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. Last Updated: 07/27/2016

Ownership Mystery Hits Aeroflot's S&P Rating

Standard & Poor's international rating agency downgraded Aeroflot's corporate governance score after it failed to hear from the carrier's new shareholders, the agency said.

S&P had awarded Aeroflot a 5.3 out of 10 in March, but then brought the airline's score down to 4.6 on Tuesday, citing concerns over ownership as the main reason for the downgrade.

"This action reflects recent confirmation by Aeroflot's management that a significant change in ownership has occurred, resulting in one shareholder group acquiring a blocking minority of more than 25 percent and the absence of any management identification of the new shareholders," S&P said in its statement.

Earlier media reports suggested that 29 percent of Aeroflot's shares had been acquired by companies close to Sibneft tycoon and Chukotka region Governor Roman Abramovich.

S&P said before Aeroflot's annual shareholders meeting May 19 that it would review its rating and could even consider an upgrade if the new shareholders made their plans for the airline public. But they didn't.

The worst hit of the four categories were "ownership structure and influence," downgraded from 4.5 to 3, and "board and management structure and process," from 3.8 to 2.8.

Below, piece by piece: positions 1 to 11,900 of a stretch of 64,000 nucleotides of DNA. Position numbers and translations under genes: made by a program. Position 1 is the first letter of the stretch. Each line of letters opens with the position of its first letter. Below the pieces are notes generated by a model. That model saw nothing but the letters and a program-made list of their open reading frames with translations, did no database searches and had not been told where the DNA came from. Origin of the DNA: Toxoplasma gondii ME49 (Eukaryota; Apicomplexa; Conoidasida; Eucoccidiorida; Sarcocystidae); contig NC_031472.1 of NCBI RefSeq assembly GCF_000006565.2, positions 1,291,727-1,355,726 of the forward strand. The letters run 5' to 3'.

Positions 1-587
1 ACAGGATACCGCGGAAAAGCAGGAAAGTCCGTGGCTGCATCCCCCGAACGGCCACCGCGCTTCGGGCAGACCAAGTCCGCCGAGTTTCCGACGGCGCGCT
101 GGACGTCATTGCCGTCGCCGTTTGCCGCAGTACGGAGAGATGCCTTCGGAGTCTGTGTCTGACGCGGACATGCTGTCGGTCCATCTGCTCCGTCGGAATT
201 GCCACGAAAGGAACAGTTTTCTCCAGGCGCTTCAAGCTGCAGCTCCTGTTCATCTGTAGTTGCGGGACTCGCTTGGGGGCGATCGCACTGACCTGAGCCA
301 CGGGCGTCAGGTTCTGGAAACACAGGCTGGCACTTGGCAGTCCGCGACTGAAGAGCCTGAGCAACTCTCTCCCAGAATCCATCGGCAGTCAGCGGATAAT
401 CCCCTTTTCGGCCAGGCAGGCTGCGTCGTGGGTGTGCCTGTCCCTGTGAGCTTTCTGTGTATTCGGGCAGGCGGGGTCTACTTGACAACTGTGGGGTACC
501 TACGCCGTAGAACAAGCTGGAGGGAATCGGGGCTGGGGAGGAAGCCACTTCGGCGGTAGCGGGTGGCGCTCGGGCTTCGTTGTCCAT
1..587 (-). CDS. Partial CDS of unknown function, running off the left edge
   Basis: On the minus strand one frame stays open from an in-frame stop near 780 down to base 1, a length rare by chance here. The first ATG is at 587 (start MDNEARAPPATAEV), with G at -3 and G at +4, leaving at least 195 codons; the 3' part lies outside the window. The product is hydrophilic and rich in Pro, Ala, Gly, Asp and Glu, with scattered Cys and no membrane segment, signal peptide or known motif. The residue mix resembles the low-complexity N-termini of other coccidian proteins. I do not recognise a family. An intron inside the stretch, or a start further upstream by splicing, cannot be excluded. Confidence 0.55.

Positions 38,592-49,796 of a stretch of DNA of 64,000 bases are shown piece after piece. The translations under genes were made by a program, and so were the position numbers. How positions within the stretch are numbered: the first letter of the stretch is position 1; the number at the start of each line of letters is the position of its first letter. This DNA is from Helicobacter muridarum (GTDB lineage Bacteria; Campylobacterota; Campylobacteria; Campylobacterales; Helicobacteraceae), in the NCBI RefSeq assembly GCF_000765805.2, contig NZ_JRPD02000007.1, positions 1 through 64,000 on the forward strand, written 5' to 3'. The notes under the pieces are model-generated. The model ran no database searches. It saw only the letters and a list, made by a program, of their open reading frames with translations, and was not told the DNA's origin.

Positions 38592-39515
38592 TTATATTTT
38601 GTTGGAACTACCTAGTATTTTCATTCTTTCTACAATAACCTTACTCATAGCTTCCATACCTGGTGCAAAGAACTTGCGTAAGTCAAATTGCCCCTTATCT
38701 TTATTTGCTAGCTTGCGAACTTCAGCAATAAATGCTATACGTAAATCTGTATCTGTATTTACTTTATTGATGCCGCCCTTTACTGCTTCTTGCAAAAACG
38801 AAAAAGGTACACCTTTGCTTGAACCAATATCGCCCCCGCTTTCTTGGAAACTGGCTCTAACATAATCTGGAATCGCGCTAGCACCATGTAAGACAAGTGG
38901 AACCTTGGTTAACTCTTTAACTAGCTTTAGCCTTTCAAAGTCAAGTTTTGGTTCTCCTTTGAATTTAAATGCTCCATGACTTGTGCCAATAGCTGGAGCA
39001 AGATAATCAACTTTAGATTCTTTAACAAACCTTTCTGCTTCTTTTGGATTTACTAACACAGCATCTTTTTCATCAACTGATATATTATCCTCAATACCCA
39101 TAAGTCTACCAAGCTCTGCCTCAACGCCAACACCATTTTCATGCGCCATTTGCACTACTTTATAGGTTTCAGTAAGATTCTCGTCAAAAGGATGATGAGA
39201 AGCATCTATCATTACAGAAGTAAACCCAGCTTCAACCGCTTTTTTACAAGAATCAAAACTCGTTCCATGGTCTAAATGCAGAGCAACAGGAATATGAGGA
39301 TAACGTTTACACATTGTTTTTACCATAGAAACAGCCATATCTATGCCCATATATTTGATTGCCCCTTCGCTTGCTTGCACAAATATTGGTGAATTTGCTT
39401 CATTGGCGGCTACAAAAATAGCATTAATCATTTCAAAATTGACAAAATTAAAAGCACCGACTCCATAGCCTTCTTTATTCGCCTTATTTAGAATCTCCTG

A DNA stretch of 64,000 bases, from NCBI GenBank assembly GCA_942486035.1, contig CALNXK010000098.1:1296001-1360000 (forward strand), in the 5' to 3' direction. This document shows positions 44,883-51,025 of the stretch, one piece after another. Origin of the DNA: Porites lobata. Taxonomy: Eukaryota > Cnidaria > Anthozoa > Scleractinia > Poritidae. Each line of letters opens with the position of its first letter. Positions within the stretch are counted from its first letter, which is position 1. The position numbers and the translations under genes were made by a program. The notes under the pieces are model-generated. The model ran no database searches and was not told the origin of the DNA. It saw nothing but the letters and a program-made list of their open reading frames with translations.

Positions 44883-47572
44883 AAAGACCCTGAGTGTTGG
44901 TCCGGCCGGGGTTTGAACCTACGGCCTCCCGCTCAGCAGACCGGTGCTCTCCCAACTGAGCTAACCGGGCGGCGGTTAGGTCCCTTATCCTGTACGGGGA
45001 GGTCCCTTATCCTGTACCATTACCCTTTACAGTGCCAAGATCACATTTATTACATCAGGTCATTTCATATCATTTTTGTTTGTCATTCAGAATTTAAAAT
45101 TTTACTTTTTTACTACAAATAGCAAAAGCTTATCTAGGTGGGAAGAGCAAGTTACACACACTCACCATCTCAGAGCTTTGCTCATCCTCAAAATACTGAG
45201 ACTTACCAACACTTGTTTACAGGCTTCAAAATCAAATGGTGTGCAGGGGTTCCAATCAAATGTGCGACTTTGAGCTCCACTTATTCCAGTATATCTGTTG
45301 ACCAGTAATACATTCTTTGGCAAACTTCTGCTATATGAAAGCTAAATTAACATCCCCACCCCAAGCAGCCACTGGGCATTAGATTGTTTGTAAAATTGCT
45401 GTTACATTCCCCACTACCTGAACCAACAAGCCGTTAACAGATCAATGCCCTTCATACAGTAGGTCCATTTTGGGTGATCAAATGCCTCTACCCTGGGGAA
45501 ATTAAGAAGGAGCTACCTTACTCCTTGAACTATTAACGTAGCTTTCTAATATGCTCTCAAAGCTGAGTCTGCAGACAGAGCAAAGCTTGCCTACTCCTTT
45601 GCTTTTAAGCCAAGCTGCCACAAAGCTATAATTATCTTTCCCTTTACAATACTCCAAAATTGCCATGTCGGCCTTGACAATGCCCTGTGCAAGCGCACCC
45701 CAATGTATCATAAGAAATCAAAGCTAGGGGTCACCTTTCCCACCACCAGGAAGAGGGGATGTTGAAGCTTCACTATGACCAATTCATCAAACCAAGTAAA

S&P lamented the fact that there are no independent members on the new board of directors following the resignation of David Herne of Brunswick Capital Management.

Aeroflot spokesman Alexander Lopukhin called S&P's decision "a little surprising" and one that "worries" the company. "As for the new shareholders, it's not up to us to choose them," Lopukhin said. "We hope it's a temporary downgrade and that our improving operating performance will help recover our standing," he added.

"The news is unlikely to have a major effect on the share price as the change was expected by the market. In fact, we do not anticipate any movement in the share price until the new strategic investor clarifies its position on the management and its strategy, which may be several months," Troika Dialog said in a comment Wednesday.

Also Wednesday, Aeroflot continued negotiations with its technical ground crew to avoid a potentially crippling strike that the ground crew's union is threatening to call June 30.

The strike could damage the flagship carrier's lucrative summer season, but the company is nonchalant.

"We're continuing talks with the technicians. Even if the strike goes forward, nothing terrible will happen and flights will not be disrupted," Lopukhin said.

The head of the technicians' union, Viktor Kleschenkov, reiterated Wednesday the group's intention to strike and did not rule out the possibility that planes would be delayed.

The airline also is attempting to prove that a one-hour stoppage May 13 by its technicians, which delayed 14 planes and entailed a loss of 1.4 million rubles ($47,000) was illegal.

That case was heard in a Moscow court Wednesday and was set to continue Thursday.